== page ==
Image of the 3D printed artifact
The 3D printed artifact!

We are so excited about the results of our project! We are looking forward to scanning more artifacts in the Peabody collection and refining our skills with this new technology! Stay tuned!

3D Artifact Collaboration

Contributed by Marla Taylor

An exciting new project is taking shape this winter at the Peabody Museum. Work duty students Alana Gudinas ’16, Jacob Boudreau ’16, Mia LaRocca ’16, and Sarah Schmaier ’16 and I are collaborating with the folks at the Nest, the makerspace at Phillips Academy, to scan three artifacts from the Peabody’s collection and print them as 3D models.

The students were challenged to identify artifacts that were stable enough to be transported to the OWHL, which is where the Nest is located; had interesting textural details; and would not be limited by a 360-degree scan along a single plane (i.e., the top and bottom would not be “seen” by the scanner). The three artifacts they selected are from the Tehuacán Valley of Mexico and were excavated by Richard “Scotty” MacNeish in the 1960s. Two of the objects are whistles—we hope their 3D replicas will be playable!

The first scan has been completed, and more are scheduled. The students will clean and manipulate the scans before they print them.

An exhibition about the process and the implications of 3D scanning and printing technology on cultural heritage preservation will be installed in the OWHL at the end of winter term.

A major thank-you to Claudia Wessner, makerspace coordinator and library experience designer at the OWHL, and the Nest work duty students for all their help!

I will keep you updated as work progresses.

Boxes for Books

Contributed by Marla Taylor

Preserving old books on a budget can be tricky. What is an archaeology museum with dozens of historic books to do?

damaged book

The solution is simple: Utilize archival boxes.

book in box

The Peabody recently purchased a small quantity of archival KASEBoxes from ECS Conservation to rehouse about a dozen historic books. Students helped me take detailed measurements of the books so that the boxes could be custom-made. Now, volumes such as Standard History of Essex County, Massachusetts and Warren Moorehead’s annotated copy of Ancient Monuments of the Mississippi Valley are available on the Peabody’s library shelves for use by the Phillips Academy community. These boxes provide a low-cost method of ensuring that fragile, delicate, or rare books are stored properly. Some of these books may eventually be the subject of conservation treatments.

More books are in need of a little TLC, so keep your eyes peeled for new archival boxes on the shelves at the Peabody!

Positive Negatives

Contributed by Marla Taylor

Opening drawers at the Peabody can occasionally lead to a surprise discovery. Recently, approximately 400 acetate negatives were discovered in an “empty” card catalog.

A little investigation revealed that these negatives include the original photographs from Alfred V. Kidder’s The Pottery of Pecos, Volume I. You can see these photos in Kidder’s publication here. The remaining negatives were of photos that Richard “Scotty” MacNeish took during his time at the Peabody, and they range from Canadian artifacts to materials from the Yucatán Peninsula of Mexico.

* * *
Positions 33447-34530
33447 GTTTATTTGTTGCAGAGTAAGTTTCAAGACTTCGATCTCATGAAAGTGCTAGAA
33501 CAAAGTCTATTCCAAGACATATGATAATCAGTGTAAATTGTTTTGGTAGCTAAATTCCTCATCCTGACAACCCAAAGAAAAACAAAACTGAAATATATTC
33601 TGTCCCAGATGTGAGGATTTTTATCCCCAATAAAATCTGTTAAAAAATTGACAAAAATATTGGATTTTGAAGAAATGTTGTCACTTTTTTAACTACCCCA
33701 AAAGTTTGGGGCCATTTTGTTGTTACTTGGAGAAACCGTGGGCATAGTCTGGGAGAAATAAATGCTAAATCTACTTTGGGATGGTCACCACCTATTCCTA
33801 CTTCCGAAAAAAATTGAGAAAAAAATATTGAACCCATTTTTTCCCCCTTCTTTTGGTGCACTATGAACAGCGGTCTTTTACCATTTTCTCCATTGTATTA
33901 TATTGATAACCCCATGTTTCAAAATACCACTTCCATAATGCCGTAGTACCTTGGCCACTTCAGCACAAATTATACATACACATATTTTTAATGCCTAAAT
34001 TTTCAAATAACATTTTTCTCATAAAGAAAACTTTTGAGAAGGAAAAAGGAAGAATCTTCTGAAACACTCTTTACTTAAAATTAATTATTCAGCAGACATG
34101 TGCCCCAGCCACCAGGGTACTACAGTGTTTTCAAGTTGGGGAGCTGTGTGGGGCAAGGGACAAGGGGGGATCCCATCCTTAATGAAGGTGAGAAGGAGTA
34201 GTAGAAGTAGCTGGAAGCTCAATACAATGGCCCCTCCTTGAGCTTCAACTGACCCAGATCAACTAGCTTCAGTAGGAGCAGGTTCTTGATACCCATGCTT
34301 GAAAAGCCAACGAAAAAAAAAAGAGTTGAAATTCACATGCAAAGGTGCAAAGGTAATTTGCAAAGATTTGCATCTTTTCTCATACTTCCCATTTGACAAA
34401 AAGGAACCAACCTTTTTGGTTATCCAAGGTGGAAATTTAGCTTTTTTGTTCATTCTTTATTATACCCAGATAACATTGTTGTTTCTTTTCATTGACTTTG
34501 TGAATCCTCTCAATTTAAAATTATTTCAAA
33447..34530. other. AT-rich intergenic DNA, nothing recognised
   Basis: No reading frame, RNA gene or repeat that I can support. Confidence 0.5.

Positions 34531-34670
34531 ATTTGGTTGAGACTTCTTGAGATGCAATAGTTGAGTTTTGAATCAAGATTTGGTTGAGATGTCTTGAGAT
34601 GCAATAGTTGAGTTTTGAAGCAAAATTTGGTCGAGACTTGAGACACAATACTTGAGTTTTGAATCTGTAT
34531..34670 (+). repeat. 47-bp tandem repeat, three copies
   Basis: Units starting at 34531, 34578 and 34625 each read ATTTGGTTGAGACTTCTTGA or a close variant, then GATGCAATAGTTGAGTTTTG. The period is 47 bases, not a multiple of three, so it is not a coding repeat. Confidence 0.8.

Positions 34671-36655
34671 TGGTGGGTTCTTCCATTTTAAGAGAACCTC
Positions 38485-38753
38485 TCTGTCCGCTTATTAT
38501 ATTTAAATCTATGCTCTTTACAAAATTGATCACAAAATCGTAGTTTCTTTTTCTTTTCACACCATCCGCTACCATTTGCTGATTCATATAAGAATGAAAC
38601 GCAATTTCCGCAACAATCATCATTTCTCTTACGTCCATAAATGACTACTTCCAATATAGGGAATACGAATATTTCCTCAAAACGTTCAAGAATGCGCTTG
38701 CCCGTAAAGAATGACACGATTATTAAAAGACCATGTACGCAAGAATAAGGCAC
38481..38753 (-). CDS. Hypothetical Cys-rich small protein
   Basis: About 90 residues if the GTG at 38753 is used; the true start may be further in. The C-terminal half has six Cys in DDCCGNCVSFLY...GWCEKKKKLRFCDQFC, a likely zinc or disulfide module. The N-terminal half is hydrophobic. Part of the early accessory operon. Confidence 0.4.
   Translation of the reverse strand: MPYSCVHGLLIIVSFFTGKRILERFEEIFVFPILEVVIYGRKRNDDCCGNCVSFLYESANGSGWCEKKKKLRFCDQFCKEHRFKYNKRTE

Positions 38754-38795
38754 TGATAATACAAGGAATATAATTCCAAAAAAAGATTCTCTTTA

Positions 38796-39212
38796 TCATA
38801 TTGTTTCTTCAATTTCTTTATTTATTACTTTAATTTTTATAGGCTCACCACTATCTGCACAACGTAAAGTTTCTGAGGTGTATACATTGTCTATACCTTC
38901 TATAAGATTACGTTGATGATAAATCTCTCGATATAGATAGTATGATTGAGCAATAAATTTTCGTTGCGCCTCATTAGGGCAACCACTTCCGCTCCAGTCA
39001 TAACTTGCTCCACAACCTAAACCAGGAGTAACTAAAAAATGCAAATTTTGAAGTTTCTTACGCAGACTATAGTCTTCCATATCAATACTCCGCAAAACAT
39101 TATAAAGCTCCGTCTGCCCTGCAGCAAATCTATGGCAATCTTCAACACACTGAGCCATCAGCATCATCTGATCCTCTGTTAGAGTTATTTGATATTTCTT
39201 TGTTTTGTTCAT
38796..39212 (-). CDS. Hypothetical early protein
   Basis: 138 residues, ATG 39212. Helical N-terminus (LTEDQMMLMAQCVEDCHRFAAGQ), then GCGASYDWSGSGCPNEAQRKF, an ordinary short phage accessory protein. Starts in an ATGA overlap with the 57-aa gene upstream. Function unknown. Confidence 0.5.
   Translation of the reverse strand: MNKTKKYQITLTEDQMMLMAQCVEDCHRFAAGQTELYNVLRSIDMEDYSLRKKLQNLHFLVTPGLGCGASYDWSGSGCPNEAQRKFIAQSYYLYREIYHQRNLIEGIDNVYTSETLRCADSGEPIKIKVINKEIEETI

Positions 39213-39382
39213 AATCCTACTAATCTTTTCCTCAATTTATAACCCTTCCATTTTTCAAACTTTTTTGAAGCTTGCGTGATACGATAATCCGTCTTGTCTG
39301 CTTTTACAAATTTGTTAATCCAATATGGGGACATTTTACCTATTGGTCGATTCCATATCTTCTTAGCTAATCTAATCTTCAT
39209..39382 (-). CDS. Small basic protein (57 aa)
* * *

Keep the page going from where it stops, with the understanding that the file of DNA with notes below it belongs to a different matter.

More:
Acetate film, also known as safety film, was introduced by Kodak in the 1930s. Designed to replace nitrate negatives, which can spontaneously combust, acetate was in use for decades. The acids in the film, however, can deteriorate over time and emit a strong vinegar odor, an issue known as vinegar syndrome. The recently discovered negatives are in the early stages of vinegar syndrome.

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Image of a bowl from Pecos

We are working to preserve these negatives and have already sent approximately one-third of them to the Northeast Document Conservation Center (NEDCC) for digitization. The NEDCC will capture high-resolution images from the negatives and adjust them to create robust image files. The digitization process should be complete by the end of February.

Exploring Etowah One Object at a Time

Contributed by Marla Taylor

A brief exploration of Etowah, an archaeological site in Georgia, is now on display in the Peabody Museum lobby thanks to the efforts of work-duty students.

Along the Etowah River in northwestern Georgia, three massive earthen mounds mark the Etowah site. Etowah was occupied from approximately 1000 to 1600 AD as part of the Mississippian culture that dominated the southeastern United States at the time.

While only approximately 10 percent of the site has been excavated, Etowah has yielded thousands of artifacts ranging from projectile points to elaborate ceramic vessels. These objects reveal a culture with extensive trade routes and an appreciation of fine craftsmanship.

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Students prepare the exhibit labels

The culture of Etowah is explored through four artifacts—a ceramic vessel, a carved shell gorget, a ceramic pipe, and several shark teeth—researched by four students: Alex Hagler ’16, Jacob Boudreau ’16, Katherine Hall ’17, and Daniel Yen ’18. These students worked hard to write the exhibit text and determine the layout of the case.

Stop by the Peabody to take a look at their work and learn more about Etowah!

One object at a time student exhibit_2
The final product

Race and Identity in Indian Country

The end of fall term means the (temporary) end to one of my favorite collaborations – Marcelle Doheny’s Race and Identity in Indian Country course.

During the fall 2015 term, 11 Phillips Academy students explored the complicated relationship between Native Americans, museums and archaeology. Topics included scientific racism, federal Indian policies, museum collection practices, and the Native American Graves Protection and Repatriation Act (NAGPRA).  The culmination of the course was to use the Peabody collection to re-present the stories in our main exhibit gallery with a more inclusive voice.

Curator of education Lindsay Randall and I co-taught the class with Ms. Doheny. We were able to join most of the class discussions and provide perspective from our archaeology and museum experiences. I also enjoyed making the collection accessible to the students as they worked to create their final projects.

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Students examine a headdress from Lakota Chief Rain in the Face

Watching the final presentations of the student’s revised exhibitions during assessment week was the perfect culmination to the term. Every group succeeded in reimaging how Native Americans are traditionally presented in an archaeology museum, moving beyond stone tools and ceramic pots. The students highlighted the continuity of native cultures despite the history of racism and dispossession.

I loved being a part of this course and look forward to being involved again next year!

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Final presentations!